Omega-3 Fatty Acids May Reduce Headache Severity

Omega-3 fatty acids are essential fatty acids that your body needs but can’t produce on its own. They must be consumed in the diet. Foods that contain omega-3 fatty acids include chia seeds, Brussel sprouts, walnuts, hemp and flax seeds, algal and perilla oils.

A meta-analysis of randomized controlled trials published in November 2018 in Nutritional Neuroscience found that consumption of omega-3 fatty acids reduced the duration of migraine attacks by about three and a half hours, although it had no effect on the frequency or severity of attacks.

A study published in the August 2016 Journal of Pain also looked at the role of another essential fatty acid, omega-6, in chronic migraine and found that reducing omega-6 fats along with increasing omega-3 consumption led to more headache improvement than reducing omega-6s alone.

Omega-6 fatty acids are found in many processed foods that contain corn oil, safflower oil, sunflower oil, corn oil, sunflower seeds, walnuts, pumpkin seeds as well as in flaxseeds, pumpkin seeds, pine nuts, and pistachios. The typical American diet contains 10 times more omega-6 than omega-3 fatty acids, according to the Harvard Health Letter, and many experts believe that consuming about the same amount of both is healthier for humans.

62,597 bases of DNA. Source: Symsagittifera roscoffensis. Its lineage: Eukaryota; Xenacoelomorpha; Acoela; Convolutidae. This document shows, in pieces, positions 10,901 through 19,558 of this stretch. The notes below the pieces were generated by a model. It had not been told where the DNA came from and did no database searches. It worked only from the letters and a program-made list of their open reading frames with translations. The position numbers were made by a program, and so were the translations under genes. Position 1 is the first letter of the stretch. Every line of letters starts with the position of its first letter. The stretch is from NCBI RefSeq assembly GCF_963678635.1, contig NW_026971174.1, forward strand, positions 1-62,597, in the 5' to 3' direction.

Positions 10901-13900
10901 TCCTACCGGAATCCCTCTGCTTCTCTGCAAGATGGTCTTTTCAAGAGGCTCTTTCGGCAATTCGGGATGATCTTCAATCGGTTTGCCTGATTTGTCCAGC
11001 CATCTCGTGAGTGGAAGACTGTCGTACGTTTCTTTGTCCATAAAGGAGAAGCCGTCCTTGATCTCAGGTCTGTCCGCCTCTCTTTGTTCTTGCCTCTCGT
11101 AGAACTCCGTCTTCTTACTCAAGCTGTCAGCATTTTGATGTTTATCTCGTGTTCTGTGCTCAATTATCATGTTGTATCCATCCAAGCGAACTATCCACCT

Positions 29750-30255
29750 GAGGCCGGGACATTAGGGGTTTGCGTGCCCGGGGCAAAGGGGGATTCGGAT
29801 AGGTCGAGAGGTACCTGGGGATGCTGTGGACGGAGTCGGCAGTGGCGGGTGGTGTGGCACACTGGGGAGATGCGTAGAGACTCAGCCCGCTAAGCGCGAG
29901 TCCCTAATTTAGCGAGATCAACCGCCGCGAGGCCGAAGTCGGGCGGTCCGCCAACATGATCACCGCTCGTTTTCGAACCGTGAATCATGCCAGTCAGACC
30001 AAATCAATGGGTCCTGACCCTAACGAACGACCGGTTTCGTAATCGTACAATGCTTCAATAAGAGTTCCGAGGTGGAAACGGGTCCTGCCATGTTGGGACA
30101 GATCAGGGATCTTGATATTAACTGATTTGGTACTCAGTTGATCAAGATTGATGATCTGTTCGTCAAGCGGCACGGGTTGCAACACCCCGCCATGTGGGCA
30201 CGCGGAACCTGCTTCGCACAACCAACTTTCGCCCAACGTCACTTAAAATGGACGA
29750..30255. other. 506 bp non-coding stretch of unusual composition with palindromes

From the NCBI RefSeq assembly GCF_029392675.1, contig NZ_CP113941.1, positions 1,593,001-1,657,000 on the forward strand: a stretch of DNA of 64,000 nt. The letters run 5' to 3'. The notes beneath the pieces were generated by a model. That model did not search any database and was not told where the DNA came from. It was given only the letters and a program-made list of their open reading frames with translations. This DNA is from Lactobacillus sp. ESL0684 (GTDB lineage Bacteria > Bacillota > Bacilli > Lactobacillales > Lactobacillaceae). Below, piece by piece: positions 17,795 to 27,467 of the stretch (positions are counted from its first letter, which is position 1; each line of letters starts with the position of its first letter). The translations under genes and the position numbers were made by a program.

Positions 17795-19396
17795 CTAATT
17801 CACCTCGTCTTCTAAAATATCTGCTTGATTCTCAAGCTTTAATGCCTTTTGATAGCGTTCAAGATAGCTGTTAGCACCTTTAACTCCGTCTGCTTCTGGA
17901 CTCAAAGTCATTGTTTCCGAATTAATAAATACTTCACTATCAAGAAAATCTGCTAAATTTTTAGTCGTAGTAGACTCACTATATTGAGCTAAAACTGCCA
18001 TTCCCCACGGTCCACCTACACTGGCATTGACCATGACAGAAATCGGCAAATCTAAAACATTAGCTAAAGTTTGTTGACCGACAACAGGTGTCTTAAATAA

Magnesium May Reduce Migraine Frequency and Intensity

Magnesium can be taken as a natural supplement to prevent migraine attacks, says Nada Hindiyeh, MD, a headache specialist and researcher at Stanford Health Care in Palo Alto, California.

In a meta-analysis published in 2016 in Pain Physician, oral magnesium was shown to reduce the frequency and intensity of migraine attacks. There was also evidence that intravenous magnesium could help reduce the severity of an acute migraine attack within 15 to 45 minutes.

Many healthy foods provide magnesium, including bananas, flaxseeds, chia seeds, pumpkin seeds, cashews, dark chocolate, and leafy greens such as spinach and Swiss chard.

Vitamin B12 Levels May Be Associated With Migraine Risk